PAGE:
Ancient World Winemaking in Maryland

Early spring marks the time when a white wine made in a buried qvevri is opened. This week we opened our 2015 Rkatsiteli after macerating on the skins and a few stems for six months. For a bit of a recap. We sourced the grapes from a Virginia winery in September. Fermentation was robust overflowing the qvevri opening until I started punching down every three hours.

I placed a temporary lid with an airlock over the qvevri opening from October through December. At the end of December, I replaced the temporary lid with a glass lid without an airlock. Moist clay was used between the glass lid and the opening rim of the qvevri. Eight inches of sand covered the qvevri with a marble slab covering the sand. I used the marble to cover the sand so that no one or animals would step on or dig in the sand.

For three months the wine in the qvevri rested. During that time the seeds dropped to the bottom as did some of the skins. I was not entirely sure of what I would get upon opening the qvevri. In 2015, when Kathy and I opened the qvevri, the skins were at the top. I had to rack the wine to a carboy and let it settle for a few days, which it did very quickly. It seems that the wine in the qvevri was in a vortex all winter. This year there was a bit of a difference.

Some winemakers from the country Georgia suggested that I add stems to the must. The stems would help to cause the skins to settle and we should have a relatively clear wine at the top of the qvevri. In Georgian, Rkatsiteli means red stems, we put some of the redder colored stems into the qvevri when we filled it with grapes last September.

After removing the marble cover and scooping out a wheelbarrow-size load of sand, it was time to open the qvevri and discover this year’s wine’s birth. I noticed that the sand was quite wet, the further I dug to the surface of the qvevri opening. We asked our friend Nina K., who was born in the country Georgia, to open the qvevri. It took awhile to break the seal between the glass lid and the qvevri. The clay between the glass and the qvevri was still wet. It did not harden or crack during the last few months. After lifting the lid, we observed the wine in the qvevri. We could see the stems and skins; however, unlike last year, the skins were a few inches below a relatively clear yellow colored wine.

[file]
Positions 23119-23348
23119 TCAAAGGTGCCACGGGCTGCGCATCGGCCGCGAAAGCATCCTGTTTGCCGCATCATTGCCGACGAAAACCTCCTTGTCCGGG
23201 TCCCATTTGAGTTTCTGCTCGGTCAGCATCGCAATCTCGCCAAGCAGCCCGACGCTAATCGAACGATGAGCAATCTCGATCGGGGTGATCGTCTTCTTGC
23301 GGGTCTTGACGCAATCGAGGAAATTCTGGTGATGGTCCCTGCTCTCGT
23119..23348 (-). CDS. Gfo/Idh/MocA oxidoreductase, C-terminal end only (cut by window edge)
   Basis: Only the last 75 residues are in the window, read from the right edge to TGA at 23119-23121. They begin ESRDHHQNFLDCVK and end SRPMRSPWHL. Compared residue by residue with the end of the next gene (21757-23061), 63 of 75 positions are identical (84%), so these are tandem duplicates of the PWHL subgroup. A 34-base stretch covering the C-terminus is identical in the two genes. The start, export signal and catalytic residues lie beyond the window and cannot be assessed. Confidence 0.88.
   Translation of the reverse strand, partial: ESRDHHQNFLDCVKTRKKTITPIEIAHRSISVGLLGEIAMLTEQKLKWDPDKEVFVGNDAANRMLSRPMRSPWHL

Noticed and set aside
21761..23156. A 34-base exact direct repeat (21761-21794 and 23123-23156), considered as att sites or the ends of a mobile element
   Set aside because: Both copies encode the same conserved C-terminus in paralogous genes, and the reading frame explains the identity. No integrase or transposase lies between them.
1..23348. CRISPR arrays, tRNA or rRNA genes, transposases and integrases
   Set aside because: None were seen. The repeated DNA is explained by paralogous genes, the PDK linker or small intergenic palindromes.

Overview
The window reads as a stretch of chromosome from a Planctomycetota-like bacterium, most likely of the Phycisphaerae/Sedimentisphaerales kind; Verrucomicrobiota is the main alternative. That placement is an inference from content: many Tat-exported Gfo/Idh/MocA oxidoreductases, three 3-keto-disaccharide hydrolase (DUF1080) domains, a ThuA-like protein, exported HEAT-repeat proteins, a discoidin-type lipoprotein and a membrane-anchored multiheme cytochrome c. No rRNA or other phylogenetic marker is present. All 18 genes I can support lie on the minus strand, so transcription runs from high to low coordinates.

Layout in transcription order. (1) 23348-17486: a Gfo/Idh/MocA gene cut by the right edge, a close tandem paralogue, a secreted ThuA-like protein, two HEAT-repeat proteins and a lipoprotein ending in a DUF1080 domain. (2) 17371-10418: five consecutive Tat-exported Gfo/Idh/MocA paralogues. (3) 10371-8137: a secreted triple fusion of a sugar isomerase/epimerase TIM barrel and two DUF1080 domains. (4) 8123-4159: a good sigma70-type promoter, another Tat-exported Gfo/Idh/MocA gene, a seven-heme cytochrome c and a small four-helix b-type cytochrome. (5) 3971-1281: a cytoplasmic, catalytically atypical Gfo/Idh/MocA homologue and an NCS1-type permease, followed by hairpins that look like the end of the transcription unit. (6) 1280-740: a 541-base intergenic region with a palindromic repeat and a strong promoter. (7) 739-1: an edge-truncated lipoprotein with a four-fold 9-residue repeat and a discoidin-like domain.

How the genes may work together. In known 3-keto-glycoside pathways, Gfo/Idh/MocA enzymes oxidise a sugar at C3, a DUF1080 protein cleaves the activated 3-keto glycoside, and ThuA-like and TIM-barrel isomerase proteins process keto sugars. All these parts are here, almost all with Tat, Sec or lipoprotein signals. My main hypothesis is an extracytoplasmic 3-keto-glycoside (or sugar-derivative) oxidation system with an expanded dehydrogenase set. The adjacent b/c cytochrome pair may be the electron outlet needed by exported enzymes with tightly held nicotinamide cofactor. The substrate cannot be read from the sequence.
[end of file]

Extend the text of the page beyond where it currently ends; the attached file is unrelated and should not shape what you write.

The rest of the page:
Marble covering over sand


Several inches of wet sand cover the qvevri.


Qvevri glass lid and clay attached to the qvevri

Using a measuring cup, I scooped out some wine for a tasting. The Rkatsiteli was floral with hints of jammy yellow fruits. The mouthfeel was silky, everyone seemed to like that. The aftertaste had layers of floral and cooked jammy fruits. Actually, I was impressed with the wine and how it turned out in the qvevri. The next task was to rack the wine into a carboy. I do not have a press so I was only able to get three gallons of wine from the qvevri. We did take some of the pomace and let it drip for a night. We had enough liquid to make wine jelly.

Nina opening the qvevri


Kathy removing the clay, notice the wine over the skins in the qvevri


Tasting the qvevri wine

I’ll let the wine in the carboy rest for a few days. It is already clearing with sediment falling to the bottom. My plans are to rack the wine from one carboy to another, then filter it before bottling. The ancient winemaking process of crafting wines in a qvevri is fascinating. It has been done for thousands of years and is the only winemaking process on the UNESCO list of Intangible Cultural Heritage. We brought our 24-liter qvevri from Georgia. There is a qvevri maker in the United States who went to Georgia to learn from the few masters left. Billy Ray Mangham makes qvevris in Texas. You can learn about them and the qvevri winemaking that is being done in Texas at The Qvevri Project.


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